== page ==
Detroit Tiger third baseman Miguel Carbrera, above, is trying to do something no ballplayer has done in 45 years — win a Triple Crown. The last Triple Crown winner was Boston’s Carl Yastrzemski, who led the American League in all three major batting categories in 1967.
If Cabrera wins out, he will become the just the second Tiger in history to win a Triple Crown, joining all-time batting leader Ty Cobb, who won the honors in 1909.
Here are 10 things you may not know about the MLB Triple Crown.
There have been 17 Triple Crowns in baseball history, with 15 different players winning the honor.
The American League has seen nine Triple Crowns and the National League seven. Canadian Tip O’Neill of the St. Louis Browns was the only player from the American Association to win a Triple Crown, way back in 1887.
Rogers Hornsby (1922 and 1925) and Ted Williams (1942 and 1947), shown right, are the only two-time Triple Crown winners.
Paul Hines of the Providence Grays was the first Triple Crown winner, taking National League honors in 1878.
The highest batting average for a Triple Crown winner was Hugh Duffy of the Boston Braves, who hit .438 in 1894, still MLB’s single season record. Nap Lajoie of Philadelphia led the American League with a .426 average for the Philadelphia A’s in 1901.
National League Triple Crown winner Rogers Hornsby hit .401 in 1922 and .403 in 1925 with the St. Louis Cardinals.
The most HRs in a Triple Crown season — 52 hit by Yankee switch-hitter Mickey Mantle in 1956
The Yankees’ Lou Gehrig knocked in 165 runs in 1934, most ever for a Triple Crown winner. Jimmie Foxx had 163 for the Philadelphia A’s in 1933.
The last National Leaguer to win Triple Crown was Joe “Ducky” Medwick, way back in 1937, some 75 years ago.
The only Triple Crown winners not elected to the Hall of Fame were the first two winners — Paul Hines and Tip O’Neill — and Heinie Zimmerman of the 1912 Cubs.
Triple Crown Winners
YEAR PLAYER HR RBI AVG
1967 Carl Yastrzemski, Boston 44 121 .326
1966 Frank Robinson, Baltimore 49 122 .316
1956 Mickey Mantle, New York 52 130 .353
1947 Ted Williams, Boston 32 114 .343
1942 Ted Williams, Boston 36 137 .356
1934 Lou Gehrig, New York 49 165 .363
1933 Jimmie Foxx, Philadelphia 48 163 .356
1909 Ty Cobb, Detroit 9 115 .377
1901 Nap Lajoie, Philadelphia 14 125 .422
YEAR PLAYER HR RBI AVG
1937 Joe Medwick, St. Louis 31 154 .374
1933 Chuck Klein, Philadelphia 28 120 .368
1925 Rogers Hornsby, St. Louis 39 143 .403
1922 Rogers Hornsby, St. Louis 42 152 .401
1912 Heinie Zimmerman, Chicago 14 103 .372
1894 Hugh Duffy, Boston 18 145 .438 1878 Paul Hines, Providence 4 50 .358
YEAR PLAYER HR RBI AVG
1887 Tip O’Neill 44 121 .326
Catcher Jorge Posada played his entire career with the Yankees.
Sometime soon, Jorge Posada will announce his retirement, a Yankee catcher for life.
There’s something to be said for playing an entire career with one team. Players like Ted Williams of the Red Sox, Stan Musial of the Cardinals, and Cal Ripken of the Orioles have done just that and become the faces of their franchises.
Posada caught 1,574 games with the Yankees, third behind only Hall of Fame catchers Bill Dickey and Yogi Berra.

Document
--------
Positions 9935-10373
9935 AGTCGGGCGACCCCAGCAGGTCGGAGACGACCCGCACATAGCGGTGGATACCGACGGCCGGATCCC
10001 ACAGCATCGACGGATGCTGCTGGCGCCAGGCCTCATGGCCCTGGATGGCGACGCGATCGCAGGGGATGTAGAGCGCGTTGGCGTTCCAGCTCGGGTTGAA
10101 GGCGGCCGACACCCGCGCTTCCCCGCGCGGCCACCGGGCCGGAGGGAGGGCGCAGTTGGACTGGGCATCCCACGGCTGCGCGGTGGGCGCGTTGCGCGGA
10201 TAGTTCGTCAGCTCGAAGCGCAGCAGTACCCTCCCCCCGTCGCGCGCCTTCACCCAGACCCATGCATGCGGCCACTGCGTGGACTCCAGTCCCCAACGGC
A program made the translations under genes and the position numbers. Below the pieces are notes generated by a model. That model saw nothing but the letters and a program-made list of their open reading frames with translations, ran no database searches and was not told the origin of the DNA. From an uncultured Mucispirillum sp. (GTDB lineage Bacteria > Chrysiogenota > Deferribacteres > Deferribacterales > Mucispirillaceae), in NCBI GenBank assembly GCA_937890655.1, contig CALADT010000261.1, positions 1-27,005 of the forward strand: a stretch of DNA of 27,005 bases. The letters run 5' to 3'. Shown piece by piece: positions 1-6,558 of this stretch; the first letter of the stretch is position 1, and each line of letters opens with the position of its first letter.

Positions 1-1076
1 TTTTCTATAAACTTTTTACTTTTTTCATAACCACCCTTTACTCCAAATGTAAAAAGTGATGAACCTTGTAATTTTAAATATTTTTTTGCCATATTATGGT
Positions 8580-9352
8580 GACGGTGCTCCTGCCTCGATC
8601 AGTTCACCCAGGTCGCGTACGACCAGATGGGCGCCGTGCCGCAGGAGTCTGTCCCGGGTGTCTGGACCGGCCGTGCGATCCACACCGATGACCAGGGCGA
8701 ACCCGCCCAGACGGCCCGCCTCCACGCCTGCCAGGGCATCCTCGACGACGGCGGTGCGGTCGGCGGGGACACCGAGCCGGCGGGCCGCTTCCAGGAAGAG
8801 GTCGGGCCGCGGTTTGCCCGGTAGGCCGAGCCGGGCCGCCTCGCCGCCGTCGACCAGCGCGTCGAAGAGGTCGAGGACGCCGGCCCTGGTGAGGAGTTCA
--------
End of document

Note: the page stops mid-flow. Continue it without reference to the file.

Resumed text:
Few realize that Berra did not play his entire career with the Yankees. Early in 1965, a season after being fired as Yankee manager, Yogi started two games as catcher and pinch-hit twice for the Mets, getting two hits in nine at bats before becoming a full-time coach.
Berra is one of many legendary Yankee stars who played for other teams. Babe Ruth began his career as a pitcher with the Red Sox of course, and returned to Boston to play his final season with the Braves. Reggie Jackson, Dave Winfield, Tony Lazzeri, Joe Gordon and Charlie Keller all played for other teams.
Andy Pettitte spent three years with the Houston Astros. Lefty Gomex went 0-1 with the Washington Senators in 1943. Red Ruffing, like Ruth, started out as a Red Sox pitcher. Reliever Joe Page came out of retirement to pitch for the 1954 Pirates.
But there is a core contingent of players throughout the years who spent their entire careers in pinstripes. Here they are, the all-time, all-the-time Yankees:
C — Bill Dickey — .313 career hitter with high of .362 in 1936, 202 home runs, 100 RBIs four straight years, beginning in 1936. (1928-46)
1B — Lou Gehrig — The Iron Horse, 2,130 consecutive games, 493 home run, .340 lifetime batting average. Captain, two-time MVP, 1934 Triple Crown. (1923-39)
2B — Robinson Cano — Seven years with Yankees, hit .300 or better five times, including career-high .342 in 2006. (2005-Present)
SS — Derek Jeter — First Yankee to accumulate 3,000 hits, .313 lifetime hitter, 240 home runs, 339 stolen bases. Rookie of the Year 1995, five Gold Gloves. (1995-Present)
3B — Red Rolfe — Batted .289 lifetime, led American League in runs, hits, doubles in 1939. (1931-42)
OF — Joe DiMaggio — The Yankee Clipper, right, 56-game hitting streak in 1941 is all-time mark. Hit .325 with 361 home runs. Three-time MVP (1936-51)
OF — Mickey Mantle — The Mick, 536 career home runs, .298 average. Three-time MVP, Triple Crown in 1956. (1951-68)
OF — Earle Combs – The Kentucky Colonel, .325 career hitter, led league in triples three times and hits once. (1924-35)